Ferrying on calm sections is improved with the fin but more difficult and
tricky when I encounter faster and more powerful sections. I'll have a
better idea regarding this fin when I get this model up on something like
the Snake River up by Jackson, Wyo.
Trimming and seat adjustment. On my older model, I was able to place the
seat in the middle/balance point of the boat but I can't do that with the
newer one. After I add a small cooler with some food and beverage, it would
trim nicely. Now, however, I've had to place the seat further back in the
boat making it stern heavy all the time. I haven't taken measurements vs my
older model but I've had trouble finding a comfortable knee bend after I
added my thigh straps off my older model. The foot rest isn't as adjustable
as the older model.
Wet ride and Rocker. The newer model has less rocker (straighter bow &
stern) and the additional stiffness makes for a wetter ride as this model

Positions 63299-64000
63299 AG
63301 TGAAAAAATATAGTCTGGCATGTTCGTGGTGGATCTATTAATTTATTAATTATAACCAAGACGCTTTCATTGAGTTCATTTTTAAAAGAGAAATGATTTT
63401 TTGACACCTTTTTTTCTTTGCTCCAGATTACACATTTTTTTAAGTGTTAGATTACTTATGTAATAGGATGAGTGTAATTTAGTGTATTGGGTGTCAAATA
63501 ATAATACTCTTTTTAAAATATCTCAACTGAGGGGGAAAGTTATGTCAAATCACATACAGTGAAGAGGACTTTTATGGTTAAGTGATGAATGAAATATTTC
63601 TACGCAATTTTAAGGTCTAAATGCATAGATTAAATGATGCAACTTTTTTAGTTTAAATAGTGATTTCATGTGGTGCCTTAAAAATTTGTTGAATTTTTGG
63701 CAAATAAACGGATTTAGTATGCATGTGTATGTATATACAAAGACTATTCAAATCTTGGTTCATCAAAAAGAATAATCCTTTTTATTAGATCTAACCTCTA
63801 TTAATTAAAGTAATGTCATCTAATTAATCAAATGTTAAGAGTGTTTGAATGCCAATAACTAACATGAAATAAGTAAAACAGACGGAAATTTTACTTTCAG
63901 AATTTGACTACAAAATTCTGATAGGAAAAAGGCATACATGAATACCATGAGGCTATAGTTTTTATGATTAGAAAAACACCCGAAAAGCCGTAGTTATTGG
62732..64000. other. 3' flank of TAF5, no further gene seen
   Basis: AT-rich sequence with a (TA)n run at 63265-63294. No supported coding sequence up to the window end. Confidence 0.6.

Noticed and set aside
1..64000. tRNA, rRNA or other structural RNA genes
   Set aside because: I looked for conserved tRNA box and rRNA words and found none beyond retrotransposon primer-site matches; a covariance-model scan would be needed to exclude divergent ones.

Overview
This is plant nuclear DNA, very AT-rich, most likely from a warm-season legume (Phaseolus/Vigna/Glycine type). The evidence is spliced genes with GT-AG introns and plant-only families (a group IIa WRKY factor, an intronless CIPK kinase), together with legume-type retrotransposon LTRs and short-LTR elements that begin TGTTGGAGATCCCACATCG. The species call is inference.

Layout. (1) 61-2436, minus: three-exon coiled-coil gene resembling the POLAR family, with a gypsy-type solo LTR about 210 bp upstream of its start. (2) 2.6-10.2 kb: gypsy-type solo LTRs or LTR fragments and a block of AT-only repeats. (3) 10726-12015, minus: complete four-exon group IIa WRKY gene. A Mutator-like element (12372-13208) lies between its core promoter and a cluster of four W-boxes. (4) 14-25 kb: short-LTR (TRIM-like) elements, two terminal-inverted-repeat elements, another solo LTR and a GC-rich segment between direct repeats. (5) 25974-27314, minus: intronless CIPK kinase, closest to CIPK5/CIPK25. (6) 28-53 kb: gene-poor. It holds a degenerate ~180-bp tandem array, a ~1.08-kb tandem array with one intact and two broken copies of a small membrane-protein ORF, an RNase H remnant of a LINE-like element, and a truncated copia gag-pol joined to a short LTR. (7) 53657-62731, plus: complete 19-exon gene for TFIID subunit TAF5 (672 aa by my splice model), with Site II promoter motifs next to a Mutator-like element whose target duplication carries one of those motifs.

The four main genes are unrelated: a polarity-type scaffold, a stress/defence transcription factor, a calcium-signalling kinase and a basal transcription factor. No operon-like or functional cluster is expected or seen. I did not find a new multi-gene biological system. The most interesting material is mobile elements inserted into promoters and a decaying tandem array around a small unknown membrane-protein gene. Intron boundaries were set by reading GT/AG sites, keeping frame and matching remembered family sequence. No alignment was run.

punches through, rather than ride up and over bigger waves.
Drain holes. The newer model has 2 on each side and the older model had 3 on
each side. The newer model doesn't drain as quickly.
Pieces and parts. There's enough important and necessary parts that one
should carry them along. However, keeping them all together where they won't
get lost or separated from your ducky is a problem. Normally, if I was on a
short float, it probably wouldn't be much of an issue, but if I was on a
long float it is. There's the pump, several fittings for inflating the
chambers (loosely attached to pump hose), the pump hose which has a special
slot in one end to fit the floor, the pressure gauge and the "fittings" for
the gauge to take pressure measurements. If you lose the floor valve hose
fitting, you won't be able to inflate it enough.
Boston valves. Simple and they work but can be such a pain. You can lose
them during deflation and may not know it came off until you're beginning to
inflate it the next time. The keeper ring can come off. Also, air can leak
around the base if/when you pull up or push down on them (or a cooler
pressing against them) when attempting to inflate or take a pressure